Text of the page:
(New York) – The Philippine government should drop its politically motivated prosecution of Senator Leila de Lima, an outspoken critic of President Rodrigo Duterte’s murderous “war on drugs,” Human Rights Watch said today. February 24, 2018, will mark one year since Philippine authorities arrested and detained de Lima on baseless drug charges.
“President Duterte saw to the arrest of Senator de Lima a year ago to vilify her for her strident and principled opposition to his murderous drug war,” said Phelim Kine, deputy Asia director. “Instead, her prosecution has only raised her global stature and brought greater attention to Duterte’s demolition of the rule of law and respect for human rights.”
On February 17, 2017, the Philippines Department of Justice announced that three charges had been filed against Senator de Lima, her driver, and a former jail officer for allegedly violating the country’s Dangerous Drugs Act. One week later, on February 24, de Lima surrendered to the police following the issuance of a warrant of arrest the day before. She was subsequently detained at the Philippine National Police (PNP) headquarters in Camp Crame, Quezon City, where she remains to this day. De Lima has repeatedly denied the allegations, calling them political persecution for her criticism of Duterte and his abysmal human rights record.
The police appear to be imposing punitive conditions on her detention, denying her access to a radio, TV, computer, and phone, and have not complied with a doctor’s request that the 58-year-old senator have an air conditioner in her cell. Despite that, she has issued daily dispatches that she writes in longhand on her Senate stationery and which her staff distribute via social media. On February 10, she supported calls for a United Nations-led investigation into the drug war killings and the International Criminal Court’s “preliminary examination” of the situation in the country.
De Lima faces three counts of drug charges before separate courts in Muntinlupa City. Her arrest and detention followed a relentless government campaign of harassment and intimidation against her in response to her outspoken criticism of Duterte’s “war on drugs” and her demands for accountability for the deaths of more than 12,000 Filipinos killed by police and unidentified assailants. Duterte and his government have systematically disparaged, harassed, and intimidated those who have pursued accountability for drug war crimes domestically and internationally. The targets of the harassment campaign include United Nations officials, human rights organizations, and activists, lawyers, and journalists.
Since her detention, de Lima has contended that her status as an elected official should limit her prosecution to the jurisdiction of the official anti-graft court, or Sandiganbayan supervised by the Office of the Ombudsman. However, in October, the Supreme Court denied her motion and ruled that a trial court in Muntinlupa City should try her case, with prosecutors from the Department of Justice. As a result, de Lima is facing prosecution by judicial officers overseen by Justice Secretary Vitaliano Aguirre II, who had been leading the campaign to demonize de Lima in the media and in Congress. In September 2016, for example, Aguirre threatened to expose an alleged sex video of de Lima if she refused to admit her relationship with her driver Ronnie Dayan.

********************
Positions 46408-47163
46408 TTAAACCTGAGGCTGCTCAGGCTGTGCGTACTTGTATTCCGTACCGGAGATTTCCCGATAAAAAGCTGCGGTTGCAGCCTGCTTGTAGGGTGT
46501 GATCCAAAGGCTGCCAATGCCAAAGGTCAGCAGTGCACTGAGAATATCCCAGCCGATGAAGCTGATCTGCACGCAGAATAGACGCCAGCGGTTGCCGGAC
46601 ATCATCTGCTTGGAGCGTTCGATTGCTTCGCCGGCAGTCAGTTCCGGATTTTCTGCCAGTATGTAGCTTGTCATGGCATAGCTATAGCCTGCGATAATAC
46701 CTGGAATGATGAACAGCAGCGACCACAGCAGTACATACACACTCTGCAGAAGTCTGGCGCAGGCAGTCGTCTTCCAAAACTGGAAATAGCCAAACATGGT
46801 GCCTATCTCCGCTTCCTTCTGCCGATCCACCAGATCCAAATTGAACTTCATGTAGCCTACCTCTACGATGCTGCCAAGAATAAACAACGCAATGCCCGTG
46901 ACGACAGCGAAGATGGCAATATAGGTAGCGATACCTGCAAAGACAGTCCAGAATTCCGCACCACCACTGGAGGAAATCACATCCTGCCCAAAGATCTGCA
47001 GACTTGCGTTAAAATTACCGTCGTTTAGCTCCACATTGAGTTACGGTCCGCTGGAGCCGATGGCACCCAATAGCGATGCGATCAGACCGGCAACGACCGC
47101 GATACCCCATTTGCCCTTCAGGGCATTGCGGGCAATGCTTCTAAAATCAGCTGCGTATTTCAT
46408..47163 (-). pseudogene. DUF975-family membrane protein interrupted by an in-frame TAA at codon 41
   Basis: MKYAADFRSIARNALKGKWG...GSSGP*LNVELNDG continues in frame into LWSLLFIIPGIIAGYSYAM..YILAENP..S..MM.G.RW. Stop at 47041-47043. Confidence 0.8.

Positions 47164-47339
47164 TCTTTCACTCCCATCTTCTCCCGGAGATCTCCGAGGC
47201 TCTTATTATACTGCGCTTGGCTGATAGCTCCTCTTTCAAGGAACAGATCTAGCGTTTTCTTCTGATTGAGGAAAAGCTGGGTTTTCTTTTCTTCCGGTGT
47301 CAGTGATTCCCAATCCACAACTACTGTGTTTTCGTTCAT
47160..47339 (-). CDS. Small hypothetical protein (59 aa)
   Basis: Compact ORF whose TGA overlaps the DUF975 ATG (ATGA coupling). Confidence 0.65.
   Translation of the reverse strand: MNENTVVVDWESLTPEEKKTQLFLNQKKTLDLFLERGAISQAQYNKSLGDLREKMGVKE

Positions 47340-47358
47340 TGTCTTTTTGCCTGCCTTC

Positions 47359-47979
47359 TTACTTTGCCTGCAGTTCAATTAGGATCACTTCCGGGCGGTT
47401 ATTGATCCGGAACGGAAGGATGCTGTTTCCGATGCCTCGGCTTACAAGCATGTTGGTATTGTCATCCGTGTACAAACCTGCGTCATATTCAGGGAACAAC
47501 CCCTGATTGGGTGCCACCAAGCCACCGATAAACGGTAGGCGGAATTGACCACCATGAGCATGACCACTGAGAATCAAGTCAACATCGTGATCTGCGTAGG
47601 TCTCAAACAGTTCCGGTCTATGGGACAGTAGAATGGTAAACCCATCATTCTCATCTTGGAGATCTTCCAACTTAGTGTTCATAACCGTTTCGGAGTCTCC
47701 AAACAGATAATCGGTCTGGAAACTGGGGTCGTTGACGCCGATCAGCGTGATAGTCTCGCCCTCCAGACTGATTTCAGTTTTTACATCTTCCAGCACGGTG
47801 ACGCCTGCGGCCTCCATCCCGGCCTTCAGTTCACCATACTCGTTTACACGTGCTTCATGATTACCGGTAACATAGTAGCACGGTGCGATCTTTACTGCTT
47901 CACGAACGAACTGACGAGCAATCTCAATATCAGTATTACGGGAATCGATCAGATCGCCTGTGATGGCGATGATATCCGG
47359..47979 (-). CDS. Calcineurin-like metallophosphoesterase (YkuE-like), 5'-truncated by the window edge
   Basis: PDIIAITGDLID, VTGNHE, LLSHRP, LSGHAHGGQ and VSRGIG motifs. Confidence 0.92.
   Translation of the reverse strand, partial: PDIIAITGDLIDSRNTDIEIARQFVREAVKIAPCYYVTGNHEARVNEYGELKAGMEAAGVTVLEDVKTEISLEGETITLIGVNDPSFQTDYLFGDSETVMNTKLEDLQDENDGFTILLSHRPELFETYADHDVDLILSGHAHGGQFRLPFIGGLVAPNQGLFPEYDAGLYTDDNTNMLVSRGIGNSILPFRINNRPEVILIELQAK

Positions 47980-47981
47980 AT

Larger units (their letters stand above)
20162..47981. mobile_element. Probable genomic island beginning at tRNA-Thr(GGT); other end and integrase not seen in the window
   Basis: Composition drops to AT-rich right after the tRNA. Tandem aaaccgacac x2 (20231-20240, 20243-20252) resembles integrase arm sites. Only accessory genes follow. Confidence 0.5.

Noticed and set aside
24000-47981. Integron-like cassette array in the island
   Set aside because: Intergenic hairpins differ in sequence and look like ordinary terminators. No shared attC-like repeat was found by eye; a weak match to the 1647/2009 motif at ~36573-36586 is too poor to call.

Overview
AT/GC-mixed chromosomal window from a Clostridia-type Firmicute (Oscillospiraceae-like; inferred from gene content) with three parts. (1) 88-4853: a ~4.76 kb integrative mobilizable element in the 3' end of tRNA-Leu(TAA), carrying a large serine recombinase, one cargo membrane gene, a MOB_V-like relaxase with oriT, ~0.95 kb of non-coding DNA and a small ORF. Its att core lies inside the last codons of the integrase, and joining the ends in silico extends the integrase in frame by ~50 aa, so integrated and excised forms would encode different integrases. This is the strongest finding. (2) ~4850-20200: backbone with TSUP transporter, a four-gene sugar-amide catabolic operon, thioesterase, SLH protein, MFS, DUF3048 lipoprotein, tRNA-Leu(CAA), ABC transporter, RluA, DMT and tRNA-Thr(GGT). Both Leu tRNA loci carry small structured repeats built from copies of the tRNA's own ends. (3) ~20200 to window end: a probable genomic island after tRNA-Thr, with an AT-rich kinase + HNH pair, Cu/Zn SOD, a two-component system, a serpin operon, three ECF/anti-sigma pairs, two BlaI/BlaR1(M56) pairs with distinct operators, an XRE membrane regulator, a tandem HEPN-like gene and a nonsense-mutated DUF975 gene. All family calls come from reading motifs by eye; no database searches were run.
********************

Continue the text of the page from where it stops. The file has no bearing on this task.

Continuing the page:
The Supreme Court ruling also disregarded de Lima’s contention that the information cited by the Department of Justice that was the basis for charges, was problematic because it was not clear on the exact charges, whether as a conspirator in the drug trade or as an actual trader of illegal drugs. In his dissenting opinion to the October ruling, Supreme Court Justice Antonio Carpio wrote: “To allow the continued detention of petitioner under this information is one of the grossest injustices ever perpetrated in recent memory in full view of the Filipino nation and the entire world.” Former Ateneo de Manila University law dean Antonio La Viña also assailed the ruling. “They are not free to pick whatever crime they think is charged in the information because there can only be one charge in one information,” he wrote in an opinion piece.
The Geneva-based Inter-Parliamentary Union (IPU) in April castigated the government’s legal justification for de Lima’s arrest, saying “there is serious reason to believe that she is targeted due to her outspoken criticism of the impact of the current government’s policies on human rights in the Philippines.” The IPU accused Duterte and Secretary of Justice Vitaliano Aguirre II of making statements about de Lima’s prosecution that “flout the principle of the presumption of innocence … and may put undue pressure on the course of [de Lima’s] criminal cases.” In November the nongovernmental international alliance of liberal and progressive democratic political parties, Liberal International, declared de Lima a “political prisoner” and demanded her immediate release.
The Philippine Supreme Court has not granted de Lima legislative furlough so she can perform her official duties. The Senate, which is dominated by Duterte allies, has ignored her requests to support a furlough. The Philippine National Police has also severely restricted public access to de Lima while she is in detention. The authorities only permit one-on-one visits from either family members or her office staff and those meetings are restricted to 30 minutes. On four occasions, police have prevented foreign supporters from visiting her. Police have also randomly inspected her belongings and confiscated, in one instance, photographs of her supporters bearing signs that read “Free Leila” or “No to EJKs” [Extra Judicial Killings], according to her staff.
“Every day that Duterte keeps de Lima in jail, he undermines Philippine democracy,” Kine said. “Senators and representatives, whatever their political views, should be calling for her release.”